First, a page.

2020 seems like ages away. For some people, it might be. But when it comes to the manufacturing world, 2020 is only a few short years away.
Although those six years will fly by, it has been projected that “energy-intensive manufacturing employment will increase by one percent each year, through 2020.
72 percent of these jobs will go to metropolitan areas, too.
The US Conference of Mayors found that the economic influence “of the domestic oil and natural gas boom” caused manufacturing employment in metropolitan areas to expand at a rate of almost two percent over the past three years on average.
Crucial parts of this growth were energy-intensive factories, like fabricated metals and machinery.
Without these energy-intensive manufacturing plants, current growth and future growth would not have been possible.
Between the years of 2010 and 2012, these energy-intensive factories created more than 196,000 jobs for unemployed and those seeking manufacturing jobs.
The Reuters article reports that the mayor of Lansing, Michigan and chair of the US Conference of Mayor’s advanced manufacturing task force, Virg Bernero said, “We’re all aware of the incredible impact the energy revolution is having on our nation economy. The growing competiveness and increase in employment from these manufacturing sectors are important to our cities and metro economies.”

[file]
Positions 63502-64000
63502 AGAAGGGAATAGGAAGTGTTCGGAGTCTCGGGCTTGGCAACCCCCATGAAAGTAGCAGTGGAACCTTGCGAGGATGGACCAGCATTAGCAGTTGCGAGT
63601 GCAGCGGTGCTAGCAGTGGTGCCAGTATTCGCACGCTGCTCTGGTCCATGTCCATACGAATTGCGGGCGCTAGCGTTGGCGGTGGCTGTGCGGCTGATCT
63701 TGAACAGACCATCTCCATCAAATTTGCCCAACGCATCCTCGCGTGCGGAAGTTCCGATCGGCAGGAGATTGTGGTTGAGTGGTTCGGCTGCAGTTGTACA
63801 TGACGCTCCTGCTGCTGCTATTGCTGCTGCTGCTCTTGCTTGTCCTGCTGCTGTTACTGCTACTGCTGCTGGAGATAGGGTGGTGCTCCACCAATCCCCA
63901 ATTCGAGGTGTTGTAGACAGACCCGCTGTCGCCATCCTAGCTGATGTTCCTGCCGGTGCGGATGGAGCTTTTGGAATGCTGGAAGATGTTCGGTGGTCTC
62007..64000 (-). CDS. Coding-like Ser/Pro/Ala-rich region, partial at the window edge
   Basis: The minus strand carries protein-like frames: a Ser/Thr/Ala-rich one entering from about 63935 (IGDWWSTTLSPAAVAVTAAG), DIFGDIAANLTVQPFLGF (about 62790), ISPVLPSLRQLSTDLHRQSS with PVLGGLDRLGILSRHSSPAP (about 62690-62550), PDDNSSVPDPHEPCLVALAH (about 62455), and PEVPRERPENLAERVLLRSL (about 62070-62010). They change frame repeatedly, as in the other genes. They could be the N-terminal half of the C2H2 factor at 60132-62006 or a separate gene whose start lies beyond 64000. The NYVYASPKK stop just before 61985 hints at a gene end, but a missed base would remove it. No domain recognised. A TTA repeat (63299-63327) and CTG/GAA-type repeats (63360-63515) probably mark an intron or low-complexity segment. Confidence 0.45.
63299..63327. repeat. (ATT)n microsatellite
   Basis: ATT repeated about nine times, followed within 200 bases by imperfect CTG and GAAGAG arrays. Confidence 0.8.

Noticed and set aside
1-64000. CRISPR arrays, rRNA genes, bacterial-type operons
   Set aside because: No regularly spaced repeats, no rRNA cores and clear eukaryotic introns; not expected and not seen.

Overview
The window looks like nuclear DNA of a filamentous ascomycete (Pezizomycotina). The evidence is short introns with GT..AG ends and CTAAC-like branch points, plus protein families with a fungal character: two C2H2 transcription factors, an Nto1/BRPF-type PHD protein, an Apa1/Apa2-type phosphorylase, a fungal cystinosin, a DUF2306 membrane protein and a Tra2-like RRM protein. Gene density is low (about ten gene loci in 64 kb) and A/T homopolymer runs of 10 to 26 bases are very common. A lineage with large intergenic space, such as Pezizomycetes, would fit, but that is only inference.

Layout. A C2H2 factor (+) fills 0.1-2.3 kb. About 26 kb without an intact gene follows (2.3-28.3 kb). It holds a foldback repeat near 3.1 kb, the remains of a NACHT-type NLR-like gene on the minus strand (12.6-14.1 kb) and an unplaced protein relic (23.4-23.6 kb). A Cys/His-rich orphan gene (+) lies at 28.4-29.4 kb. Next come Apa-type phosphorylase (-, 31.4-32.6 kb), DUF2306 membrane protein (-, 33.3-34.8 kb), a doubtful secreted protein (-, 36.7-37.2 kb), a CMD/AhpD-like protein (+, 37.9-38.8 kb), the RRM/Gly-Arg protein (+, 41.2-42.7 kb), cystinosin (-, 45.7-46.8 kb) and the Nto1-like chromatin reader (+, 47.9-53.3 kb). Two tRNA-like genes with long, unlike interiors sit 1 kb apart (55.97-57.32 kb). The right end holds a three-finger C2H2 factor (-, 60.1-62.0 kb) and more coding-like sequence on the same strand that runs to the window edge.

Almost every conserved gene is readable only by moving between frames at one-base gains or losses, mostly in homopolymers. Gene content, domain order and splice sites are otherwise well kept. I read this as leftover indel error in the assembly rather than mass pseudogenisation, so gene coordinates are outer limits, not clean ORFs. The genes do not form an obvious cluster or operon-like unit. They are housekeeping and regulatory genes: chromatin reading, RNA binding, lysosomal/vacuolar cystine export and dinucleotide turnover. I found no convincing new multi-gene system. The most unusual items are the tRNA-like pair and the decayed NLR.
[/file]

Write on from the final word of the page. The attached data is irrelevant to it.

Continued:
The energy revolution he is talking about refers to the more gas and more oil that is booming within America.
Industries that have benefited greatly from the natural gas boom include iron, steel, fabricated metal and so much more.
The employment in these specific factories raised two percent in just the past two years. There is no other explanation for that large of a job in employment other than the energy revolution that is unfolding in front of our eyes.
But this energy revolution is not just solely creating new jobs. With all the savings earned from cheaper natural gases, companies are able to start “retraining programs”.
Though the US Conference of Mayors’ report focused on the positive of the booming natural gas output, they were consciously aware of how the “accelerated rate of U.S. oil and natural gas production has strained existing pipeline capacity.”
Part of his demand for pipelines has also lead to the increase of jobs created for steel, iron and machinery factories.
With 2020 seemingly so far away, it is no surprise that it seems reachable that employment will continue to soar for six years. But taking a step back, it’s amazing that something as simple and common as gas and oil can have such an effect on employment.